‘A Pretext for Breakout’ – Experts Warn About Potential Iranian Plans for Highly-Enriched Uranium

By Patrick Goodenough | October 30, 2012 | 4:54am EDT

Iranian President Mahmoud Ahmadinejad addresses a ceremony at Iran’s nuclear enrichment facility in Natanz in 2007. (AP Photo/Hasan Sarbakhshian/File)

(CNSNews.com) – A senior Iranian lawmaker’s threat that Tehran could increase the level to which it’s enriching uranium has prompted a U.S. scientific think tank to warn that the step would move Iran significantly closer to having weapons-grade uranium – and increase the likelihood of war.

Before Iran formally announces any such plans, the Institute for Science and International Security (ISIS) advised, the United States and its partners should “quietly but clearly state to Iran what it risks by producing highly-enriched uranium under any pretext.”

ISIS analysts were responding to statements by Mansour Haghigatpour, deputy chairman of Iran’s parliamentary committee on national security, to the effect that if negotiations with the “P5+1” – the U.S., Russia, China, Britain, France and Germany – fail to deliver a deal Iran may have to start enriching uranium to 60 percent.

Haghigatpour first made the comment to Iran’s state-funded Press TV early this month, and repeated it in an interview with the Associated Press last week. He said enrichment to that level would be needed to fuel nuclear-powered submarines and other vessels.

ISIS president David Albright and analysts Andrea Stricker and Christina Walrond said in a report that if Tehran gets away with enriching uranium to 60 percent “without provoking military strikes or draconian sanctions, there is little to prevent it from claiming a civilian or naval justification for producing WGU [weapons-grade uranium] and amassing a stockpile of nuclear weapons material.

“Taken in this context, any official Iranian announcement to make highly enriched uranium should be seen as unacceptable,” they added. “Many will view such a decision as equivalent to initiating a breakout to acquire nuclear weapons, reducing any chance for negotiations to work and potentially increasing the chances for military strikes and war.”

Iran has for years been enriching uranium to 3.5 percent – the grade required to fuel a power plant – and in 2010 it began enriching to 19.75 percent, the upper end of the required level for research reactors like its Tehran-based medical research facility.

Twenty percent is the defining line between low-enriched uranium (LEU) and highly-enriched uranium (HEU), while weapons-grade uranium (WEU) is enriched at 90 percent or more.

In its latest safeguards report on Iran, in early September, the International Atomic Energy Agency (IAEA) said Iran’s stockpiles of 3.5- and 19.75-percent enriched uranium, as well as its enrichment capacity, have continued to grow despite international sanctions.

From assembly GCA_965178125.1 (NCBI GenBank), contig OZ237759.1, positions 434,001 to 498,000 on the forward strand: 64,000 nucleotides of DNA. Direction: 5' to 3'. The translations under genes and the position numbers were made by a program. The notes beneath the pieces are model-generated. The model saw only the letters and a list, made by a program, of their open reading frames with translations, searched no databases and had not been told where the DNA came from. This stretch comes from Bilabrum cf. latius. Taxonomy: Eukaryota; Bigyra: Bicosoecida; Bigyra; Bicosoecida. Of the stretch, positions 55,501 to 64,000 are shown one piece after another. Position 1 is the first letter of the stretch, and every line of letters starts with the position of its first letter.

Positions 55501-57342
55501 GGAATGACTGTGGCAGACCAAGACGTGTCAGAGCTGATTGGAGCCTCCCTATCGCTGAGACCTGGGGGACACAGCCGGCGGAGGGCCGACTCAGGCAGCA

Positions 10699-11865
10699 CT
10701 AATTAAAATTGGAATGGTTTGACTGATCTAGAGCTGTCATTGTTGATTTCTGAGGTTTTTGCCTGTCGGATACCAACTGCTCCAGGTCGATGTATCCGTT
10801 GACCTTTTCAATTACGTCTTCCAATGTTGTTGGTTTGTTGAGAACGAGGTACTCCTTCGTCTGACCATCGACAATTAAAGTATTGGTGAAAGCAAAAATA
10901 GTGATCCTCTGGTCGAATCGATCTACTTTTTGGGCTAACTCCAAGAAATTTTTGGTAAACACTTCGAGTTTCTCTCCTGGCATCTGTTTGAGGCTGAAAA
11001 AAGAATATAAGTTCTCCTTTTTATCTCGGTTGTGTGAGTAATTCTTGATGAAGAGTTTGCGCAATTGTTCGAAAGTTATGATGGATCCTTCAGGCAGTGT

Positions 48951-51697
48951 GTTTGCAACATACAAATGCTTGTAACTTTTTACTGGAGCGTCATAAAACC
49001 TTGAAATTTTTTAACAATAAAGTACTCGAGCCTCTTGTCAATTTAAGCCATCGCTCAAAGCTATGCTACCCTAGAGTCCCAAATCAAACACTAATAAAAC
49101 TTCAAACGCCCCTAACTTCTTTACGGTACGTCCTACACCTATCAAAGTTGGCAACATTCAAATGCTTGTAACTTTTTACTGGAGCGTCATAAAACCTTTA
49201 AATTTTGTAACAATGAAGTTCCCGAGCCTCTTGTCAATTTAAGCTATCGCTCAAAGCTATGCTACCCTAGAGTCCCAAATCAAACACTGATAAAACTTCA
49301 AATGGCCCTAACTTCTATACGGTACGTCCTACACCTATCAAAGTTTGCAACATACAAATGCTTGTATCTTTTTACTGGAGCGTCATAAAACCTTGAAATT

The nuclear watchdog said Iran now possess 6,876 kilograms of LEU, an increase of 679 kilograms since last May. ISIS calculates that 6,876 kilograms of LEU, “if further enriched to weapon grade, is enough to make over six nuclear weapons.”

Haghigatpour’s comment has not been repeated by others in the Iranian hierarchy, and Albright, Stricker and Walrond said it “should not be seen as having any official standing for policy unless repeated or announced by senior executive or nuclear officials.”

At the same time, ISIS said the U.S. and international community should prepare for the possibility that Iran may officially announce such a decision.

Iran has no need for HEU, they argued, since even if it wanted to build nuclear-powered naval vessels it could do so using reactors operating with uranium enriched between five and 20 percent. (Naval nuclear reactors can operate with uranium enriched to a wide range – France has deployed submarines fueled with LEU under 10 percent, while American submarines are fueled with 90 percent-plus HEU.)

Besides, the ISIS report said, Iran is not expected to be capable of building a nuclear-powered submarine for decades.

“Iran’s claim to need 60 percent highly enriched uranium fuel has no credibility and should be seen as a pretext for breakout,” it stated.

ISIS warned of the possibility of a “slow motion breakout” – an Iranian tactic of gradually increasing enrichment levels over a relatively long period of time, in the hope the international community will acclimatize to each new level.

Three high-level meetings between Iran and the P5+1 this year have seen no progress towards resolving the decade-old nuclear standoff.

A Congressional Research Service report published this month said U.S. and international sanctions imposed on Iran have so far not “accomplished their core strategic objective of compelling Iran to verifiably limit its nuclear development to purely peaceful purposes.”

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